Russ Altman (01:30): Purvesh, your work focuses on diagnostics that use the immune system as a marker for what might be going on in the body, either autoimmune disease or infection. Tell me why this approach is different and why it has so much promise now, after many years of doing diagnostics in very different ways.

Prof. Khatri (01:49): Sure. If you think about out immune system, it had one job, or one of the most important jobs during evolution was find what is dangerous to the host, respond to it by proliferating, and when that danger signal is gone, shut down that immune response. As an electronics engineer, that's the perfect diagnostic, right? It's a distributed sensor ... the immune system continuously surveils ... with a built-in amplifier, so it amplifies the signal ... when there is a danger, the immune cells proliferate ... and then when the pathogen or whatever is gone, it shuts down. That is why it's so attractive.

Prof. Khatri (02:38): The second reason that I really think the immune system is going to play a crucial role in diagnostics is until now, we've been looking for a pathogen, but now it's very well established that when you look for a pathogen, the immune system actually learns how not to let the pathogen get throughout your entire body, because then it becomes sepsis and you die. If you are looking for a pathogen, people have compared it to a needle in a haystack kind of a situation.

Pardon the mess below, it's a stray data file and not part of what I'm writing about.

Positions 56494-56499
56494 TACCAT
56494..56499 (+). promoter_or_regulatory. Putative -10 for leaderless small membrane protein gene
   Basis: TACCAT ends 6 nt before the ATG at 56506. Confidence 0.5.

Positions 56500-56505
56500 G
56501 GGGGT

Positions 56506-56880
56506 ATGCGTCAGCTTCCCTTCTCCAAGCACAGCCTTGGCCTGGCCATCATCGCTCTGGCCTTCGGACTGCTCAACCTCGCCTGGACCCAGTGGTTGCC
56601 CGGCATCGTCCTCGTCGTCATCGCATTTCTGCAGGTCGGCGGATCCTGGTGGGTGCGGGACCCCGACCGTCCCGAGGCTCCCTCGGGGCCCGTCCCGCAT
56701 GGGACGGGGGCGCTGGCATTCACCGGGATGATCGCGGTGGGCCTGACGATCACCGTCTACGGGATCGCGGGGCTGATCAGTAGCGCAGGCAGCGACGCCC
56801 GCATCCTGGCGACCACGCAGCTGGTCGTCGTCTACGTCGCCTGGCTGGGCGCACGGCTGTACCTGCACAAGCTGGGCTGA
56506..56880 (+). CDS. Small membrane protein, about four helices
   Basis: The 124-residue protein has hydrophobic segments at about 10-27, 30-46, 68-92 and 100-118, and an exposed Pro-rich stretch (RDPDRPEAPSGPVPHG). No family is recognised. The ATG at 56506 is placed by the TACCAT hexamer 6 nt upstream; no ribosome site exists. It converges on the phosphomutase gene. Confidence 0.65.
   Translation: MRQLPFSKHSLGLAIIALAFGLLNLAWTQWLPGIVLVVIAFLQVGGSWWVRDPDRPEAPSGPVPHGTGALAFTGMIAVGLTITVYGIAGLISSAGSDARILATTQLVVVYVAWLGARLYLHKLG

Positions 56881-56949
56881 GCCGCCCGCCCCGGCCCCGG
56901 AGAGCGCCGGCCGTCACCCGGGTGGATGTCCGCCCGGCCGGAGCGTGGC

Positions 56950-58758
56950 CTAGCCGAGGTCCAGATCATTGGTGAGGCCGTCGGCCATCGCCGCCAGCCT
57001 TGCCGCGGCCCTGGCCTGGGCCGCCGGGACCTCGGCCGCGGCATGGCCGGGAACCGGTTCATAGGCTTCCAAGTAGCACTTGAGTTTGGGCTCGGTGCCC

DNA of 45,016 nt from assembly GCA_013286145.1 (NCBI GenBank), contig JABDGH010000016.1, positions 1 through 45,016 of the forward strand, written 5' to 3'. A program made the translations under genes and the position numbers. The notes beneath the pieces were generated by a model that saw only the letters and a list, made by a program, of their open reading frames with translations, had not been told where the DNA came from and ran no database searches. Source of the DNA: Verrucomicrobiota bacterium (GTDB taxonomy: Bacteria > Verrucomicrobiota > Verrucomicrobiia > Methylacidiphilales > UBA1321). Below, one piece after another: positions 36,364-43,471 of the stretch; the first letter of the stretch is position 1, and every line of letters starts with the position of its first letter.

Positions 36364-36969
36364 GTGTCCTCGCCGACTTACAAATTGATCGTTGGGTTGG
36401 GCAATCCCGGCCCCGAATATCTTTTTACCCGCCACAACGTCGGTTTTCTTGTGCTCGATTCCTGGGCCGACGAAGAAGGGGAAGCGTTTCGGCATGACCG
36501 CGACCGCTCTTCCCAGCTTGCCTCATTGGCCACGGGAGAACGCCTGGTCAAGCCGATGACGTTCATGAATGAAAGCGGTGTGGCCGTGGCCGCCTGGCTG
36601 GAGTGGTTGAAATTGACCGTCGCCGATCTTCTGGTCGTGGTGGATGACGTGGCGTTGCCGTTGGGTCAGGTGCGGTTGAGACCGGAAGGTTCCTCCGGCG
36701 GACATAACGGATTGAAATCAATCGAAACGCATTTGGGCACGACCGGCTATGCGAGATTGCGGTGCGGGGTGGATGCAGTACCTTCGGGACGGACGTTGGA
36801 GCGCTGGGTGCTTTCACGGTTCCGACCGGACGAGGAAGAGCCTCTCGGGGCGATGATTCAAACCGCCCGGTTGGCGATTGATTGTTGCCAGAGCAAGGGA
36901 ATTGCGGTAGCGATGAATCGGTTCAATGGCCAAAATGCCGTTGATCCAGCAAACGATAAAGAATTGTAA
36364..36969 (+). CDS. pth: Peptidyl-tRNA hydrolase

Prof. Khatri (03:10): Here is the problem. You are not looking for a needle in a haystack. There is no needle in the haystack, because the immune system has already sequestered the pathogen. You could deep-sequence the blood until the end of time, but the immune system made sure that it doesn't get there, and that's the second reason that I really think that the immune system has a true potential to be a fantastic diagnostic.

Russ Altman (03:38): Let's step back for a second. What does a regular person need to understand about the immune system? It seems complicated, and I know you're querying it and using it as you just described. Tell me, can you give us a little primer on how the immune system works, and what are the challenges of using it for diagnostics?